Kilmeny of the Orchard

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"I am afraid Eric Marshall will never do one quixotic thing," said a Queenslea professor, who had a habit of uttering rather mysterious epigrams, "but if he ever does it will supply the one thing lacking in him."

David Baker was a short, stocky fellow with an ugly, irregular, charming face; his eyes were brown and keen and secretive; his mouth had a comical twist which became sarcastic, or teasing, or winning, as he willed. His voice was generally as soft and musical as a woman's; but some few who had seen David Baker righteously angry and heard the tones which then issued from his lips were in no hurry to have the experience repeated.

He was a doctor--a specialist in troubles of the throat and voice--and he was beginning to have a national reputation. He was on the staff of the Queenslea Medical College and it was whispered that before long he would be called to fill an important vacancy at McGill.

He had won his way to success through difficulties and drawbacks which would have daunted most men. In the year Eric was born David Baker was an errand boy in the big department store of Marshall & Company. Thirteen years later he graduated with high honors from Queenslea Medical College. Mr. Marshall had given him all the help which David's sturdy pride could be induced to accept, and now he insisted on sending the young man abroad for a post-graduate course in London and Germany. David Baker had eventually repaid every cent Mr. Marshall had expended on him; but he never ceased to cherish a passionate gratitude to the kind and generous man; and he loved that man's son with a love surpassing that of brothers.

He had followed Eric's college course with keen, watchful interest. It was his wish that Eric should take up the study of law or medicine now that he was through Arts; and he was greatly disappointed that Eric should have finally made up his mind to go into business with his father.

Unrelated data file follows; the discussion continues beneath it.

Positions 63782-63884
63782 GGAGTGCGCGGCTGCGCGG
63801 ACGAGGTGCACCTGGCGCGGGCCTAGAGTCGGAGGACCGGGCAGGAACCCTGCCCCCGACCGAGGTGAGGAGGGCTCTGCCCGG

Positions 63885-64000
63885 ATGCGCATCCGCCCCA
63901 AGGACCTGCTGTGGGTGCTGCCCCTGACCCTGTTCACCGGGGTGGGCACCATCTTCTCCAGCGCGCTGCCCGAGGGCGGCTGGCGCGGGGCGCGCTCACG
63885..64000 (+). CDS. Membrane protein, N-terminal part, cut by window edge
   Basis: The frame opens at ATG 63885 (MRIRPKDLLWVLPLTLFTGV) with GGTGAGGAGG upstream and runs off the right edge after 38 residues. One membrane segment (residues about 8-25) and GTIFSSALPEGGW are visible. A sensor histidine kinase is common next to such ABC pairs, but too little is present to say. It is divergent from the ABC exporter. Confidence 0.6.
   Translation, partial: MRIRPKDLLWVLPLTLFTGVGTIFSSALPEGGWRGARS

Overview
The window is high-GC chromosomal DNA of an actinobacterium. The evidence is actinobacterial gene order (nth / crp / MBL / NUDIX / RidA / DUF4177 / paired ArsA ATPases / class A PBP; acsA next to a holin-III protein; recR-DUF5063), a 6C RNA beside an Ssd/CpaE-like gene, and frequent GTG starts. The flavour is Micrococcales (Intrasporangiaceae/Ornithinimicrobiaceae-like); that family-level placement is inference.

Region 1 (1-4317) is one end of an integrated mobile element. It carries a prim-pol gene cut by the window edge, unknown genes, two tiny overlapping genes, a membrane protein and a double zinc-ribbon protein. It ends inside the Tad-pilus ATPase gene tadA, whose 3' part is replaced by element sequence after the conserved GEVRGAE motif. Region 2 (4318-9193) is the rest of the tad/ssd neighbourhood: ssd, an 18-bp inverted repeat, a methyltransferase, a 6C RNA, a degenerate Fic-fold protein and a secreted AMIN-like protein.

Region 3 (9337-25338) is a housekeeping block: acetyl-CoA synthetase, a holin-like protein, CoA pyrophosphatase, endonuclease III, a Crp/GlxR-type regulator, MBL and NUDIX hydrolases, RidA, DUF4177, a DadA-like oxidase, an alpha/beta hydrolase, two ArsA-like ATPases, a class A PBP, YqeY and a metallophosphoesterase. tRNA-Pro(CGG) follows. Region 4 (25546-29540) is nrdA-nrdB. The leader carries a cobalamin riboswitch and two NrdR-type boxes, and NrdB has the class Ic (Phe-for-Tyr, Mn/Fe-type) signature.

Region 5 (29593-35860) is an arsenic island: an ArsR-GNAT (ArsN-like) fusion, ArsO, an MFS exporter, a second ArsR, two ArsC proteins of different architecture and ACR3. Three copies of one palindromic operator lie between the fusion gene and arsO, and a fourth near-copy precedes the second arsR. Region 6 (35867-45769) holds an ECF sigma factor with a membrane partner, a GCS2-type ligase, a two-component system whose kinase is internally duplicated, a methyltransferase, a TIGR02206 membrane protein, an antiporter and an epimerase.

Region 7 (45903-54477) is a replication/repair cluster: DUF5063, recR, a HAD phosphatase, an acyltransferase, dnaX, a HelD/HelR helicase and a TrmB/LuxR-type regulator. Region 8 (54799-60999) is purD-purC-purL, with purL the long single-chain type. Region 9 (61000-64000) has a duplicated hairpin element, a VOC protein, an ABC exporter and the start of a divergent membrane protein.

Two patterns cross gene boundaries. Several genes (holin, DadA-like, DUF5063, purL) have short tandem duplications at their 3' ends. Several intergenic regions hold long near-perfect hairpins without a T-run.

"It's a clean waste of your talents," he grumbled, as they walked home from the college. "You'd win fame and distinction in law-- that glib tongue of yours was meant for a lawyer and it is sheer flying in the face of Providence to devote it to commercial uses--a flat crossing of the purposes of destiny. Where is your ambition, man?"

"In the right place," answered Eric, with his ready laugh. "It is not your kind, perhaps, but there is room and need for all kinds in this lusty young country of ours. Yes, I am going into the business. In the first place, it has been father's cherished desire ever since I was born, and it would hurt him pretty badly if I backed out now. He wished me to take an Arts course because he believed that every man should have as liberal an education as he can afford to get, but now that I have had it he wants me in the firm."

"He wouldn't oppose you if he thought you really wanted to go in for something else."

"Not he. But I don't really want to--that's the point, David, man. You hate a business life so much yourself that you can't get it into your blessed noddle that another man might like it. There are many lawyers in the world--too many, perhaps--but there are never too many good honest men of business, ready to do clean big things for the betterment of humanity and the upbuilding of their country, to plan great enterprises and carry them through with brain and courage, to manage and control, to aim high and strike one's aim. There, I'm waxing eloquent, so I'd better stop. But ambition, man! Why, I'm full of it--it's bubbling in every pore of me. I mean to make the department store of Marshall & Company famous from ocean to ocean. Father started in life as a poor boy from a Nova Scotian farm. He has built up a business that has a provincial reputation. I mean to carry it on. In five years it shall have a maritime reputation, in ten, a Canadian. I want to make the firm of Marshall & Company stand for something big in the commercial interests of Canada. Isn't that as honourable an ambition as trying to make black seem white in a court of law, or discovering some new disease with a harrowing name to torment poor creatures who might otherwise die peacefully in blissful ignorance of what ailed them?"

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